Institute For Higher Education Law And Governance



IHELG Research and Service Agenda


Research Agenda

Service Agenda

Since its establishment in 1982, the Institute has undertaken significant research in higher education law and governance, and Institute scholars have published their findings in a wide variety of scholarly journals and books. In the years since 1982, Institute staff and affiliated scholars have produced a dozen books; nearly 9O journal and law review articles; and significant work in the IHELG monograph series, conference proceedings, and other scholarly vehicles. Three "special issue" journals have been Institute-edited, including the Review of Higher Education (higher education law); the Journal of Law and Education (Doe v. Plyler and undocumented children); and the Journal of Higher Education (racial harassment on campus).

Through these means, Institute research has been widely disseminated and read. While the research agenda has been primarily focused upon four areas of inquiry (monitoring legislation and litigation, statewide boards and systemwide governance, finance and financial aid, and postsecondary equity), many experts in law and education have advised additional investigations into developing fields of study.

After consulting widely with IHELG board members and other colleagues, Institute staff have undertaken a thorough review of research needs, developing trends in the law affecting college governance, and resources that can be effectively directed toward these tasks. This review has confirmed the four research foci, and has generated an exciting and important interest in research affecting higher education in Texas, the United States, and other countries.

Institute research priorities include several comprehensive projects, as well as smaller specific studies. Each will be undertaken as resources permit, and will be directed by Institute staff, UH faculty, and other Institute-affiliated scholars from around the world.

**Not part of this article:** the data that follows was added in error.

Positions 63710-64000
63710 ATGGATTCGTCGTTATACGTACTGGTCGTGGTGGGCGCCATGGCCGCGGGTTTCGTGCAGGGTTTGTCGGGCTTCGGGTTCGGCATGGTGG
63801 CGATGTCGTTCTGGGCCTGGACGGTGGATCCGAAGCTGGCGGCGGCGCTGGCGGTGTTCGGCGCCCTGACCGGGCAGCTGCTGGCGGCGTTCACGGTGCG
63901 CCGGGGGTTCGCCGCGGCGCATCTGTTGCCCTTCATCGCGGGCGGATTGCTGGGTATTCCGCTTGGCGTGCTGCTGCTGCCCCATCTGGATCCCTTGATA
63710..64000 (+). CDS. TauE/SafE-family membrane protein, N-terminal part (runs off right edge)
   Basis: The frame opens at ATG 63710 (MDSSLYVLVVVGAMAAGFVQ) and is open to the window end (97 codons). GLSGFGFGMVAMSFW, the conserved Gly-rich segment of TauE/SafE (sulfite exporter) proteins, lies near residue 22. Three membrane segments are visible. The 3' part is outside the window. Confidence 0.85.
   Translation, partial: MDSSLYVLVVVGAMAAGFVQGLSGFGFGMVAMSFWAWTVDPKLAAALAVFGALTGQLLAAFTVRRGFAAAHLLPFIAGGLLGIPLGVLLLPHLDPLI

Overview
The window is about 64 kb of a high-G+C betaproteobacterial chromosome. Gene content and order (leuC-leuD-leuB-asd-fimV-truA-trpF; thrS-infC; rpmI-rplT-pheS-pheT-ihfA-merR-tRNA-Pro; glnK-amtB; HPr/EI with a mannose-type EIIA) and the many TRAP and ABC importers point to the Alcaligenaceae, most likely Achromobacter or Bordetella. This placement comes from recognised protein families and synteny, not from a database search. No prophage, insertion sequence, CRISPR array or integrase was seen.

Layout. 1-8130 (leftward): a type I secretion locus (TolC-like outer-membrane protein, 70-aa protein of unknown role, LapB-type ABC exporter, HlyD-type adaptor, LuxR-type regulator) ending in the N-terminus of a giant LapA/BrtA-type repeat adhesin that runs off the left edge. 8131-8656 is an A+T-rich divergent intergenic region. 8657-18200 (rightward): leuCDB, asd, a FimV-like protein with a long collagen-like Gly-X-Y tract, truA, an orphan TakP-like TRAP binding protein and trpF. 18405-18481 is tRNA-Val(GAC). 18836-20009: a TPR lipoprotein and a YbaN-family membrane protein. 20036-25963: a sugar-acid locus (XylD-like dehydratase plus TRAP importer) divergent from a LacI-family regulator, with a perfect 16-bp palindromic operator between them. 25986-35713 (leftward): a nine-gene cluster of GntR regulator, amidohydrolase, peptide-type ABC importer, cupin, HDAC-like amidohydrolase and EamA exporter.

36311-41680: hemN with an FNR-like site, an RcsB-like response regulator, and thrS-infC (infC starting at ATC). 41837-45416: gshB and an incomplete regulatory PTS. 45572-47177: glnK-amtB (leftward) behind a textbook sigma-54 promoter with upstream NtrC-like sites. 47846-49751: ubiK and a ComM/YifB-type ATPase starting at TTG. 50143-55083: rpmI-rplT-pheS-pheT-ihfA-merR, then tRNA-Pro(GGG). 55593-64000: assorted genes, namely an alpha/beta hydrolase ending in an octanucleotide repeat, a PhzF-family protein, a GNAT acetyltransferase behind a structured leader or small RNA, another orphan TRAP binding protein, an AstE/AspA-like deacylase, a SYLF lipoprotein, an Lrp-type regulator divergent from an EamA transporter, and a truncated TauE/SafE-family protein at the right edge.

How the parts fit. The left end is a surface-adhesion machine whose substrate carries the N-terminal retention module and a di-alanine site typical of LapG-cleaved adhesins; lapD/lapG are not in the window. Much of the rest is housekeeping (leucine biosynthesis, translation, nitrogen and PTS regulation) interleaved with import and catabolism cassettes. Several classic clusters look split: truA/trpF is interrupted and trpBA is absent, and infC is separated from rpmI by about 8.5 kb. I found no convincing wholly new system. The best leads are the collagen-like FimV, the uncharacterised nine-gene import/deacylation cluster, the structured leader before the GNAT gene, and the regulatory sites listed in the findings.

- University/Corporate Governance and Intellectual Property. As universities become increasingly involved in externally funded research activities, a number of legal issues arise concerning university patent policies, copyright and royalty rights, faculty authority, tax policies, and university autonomy. IHELG research will explore these developments in intellectual property on campus. A comprehensive survey of 1000 Texas faculty, "Faculty Attitudes Toward Industrial Research on Campus," was published in 1989. In addition, IHELG has produced a book on Colleges and Unrelated Business Income Tax (UBIT) Taxation.

    - Legalization of the Academy. This project will include a comprehensive review of legislation and litigation affecting postsecondary education. While it is clear that more laws have been enacted and litigation directed at universities, it is unclear whether this is a phenomenon affecting all sectors of U.S. organizations or whether the trend disproportionately affects education. What have been the costs and the benefits? How are universities reacting to external forces? These important questions will be explored through case studies and other approaches, and the results will be utilized to improve the legal practices of institutions. A study of litigation in Texas colleges was published in 1988. A major Institute casebook on this topic, The Law and Higher Education, has been widely used in law schools and schools of education.

    - Legal and Financial Issues in Student Residency Requirements. Earlier IHELG research on this topic has proven to be exceedingly useful to legislators and institutional officials in understanding the issue raised by residency requirements to determine in-state status. Several recent court cases have examined state requirements, and have posed fundamental questions concerning the extent to which states may classify students and the length of durational requirements. National data have been gathered and will be analyzed, while case studies of different classification systems are planned in key states. Immigration legislation has also caused significant changes in this area, and major Institute work in this field has been published in books and law reviews. The Spencer Foundation has provided funds for IHELG’s important work in this area.

    - Student Legal Services. Most institutions maintain administrative services for students, in addition to academic support services. This IHELG research project will survey campus legal services and judicial systems, and will examine the various means by which the services are funded and administered. This survey, the first such comprehensive study undertaken on the topic, should provide excellent baseline data and lead to a better understanding of legal issues involving students. Are there alternative means available to mediate campus disputes? If services are provided, what should be their procedures? How should these services be financed?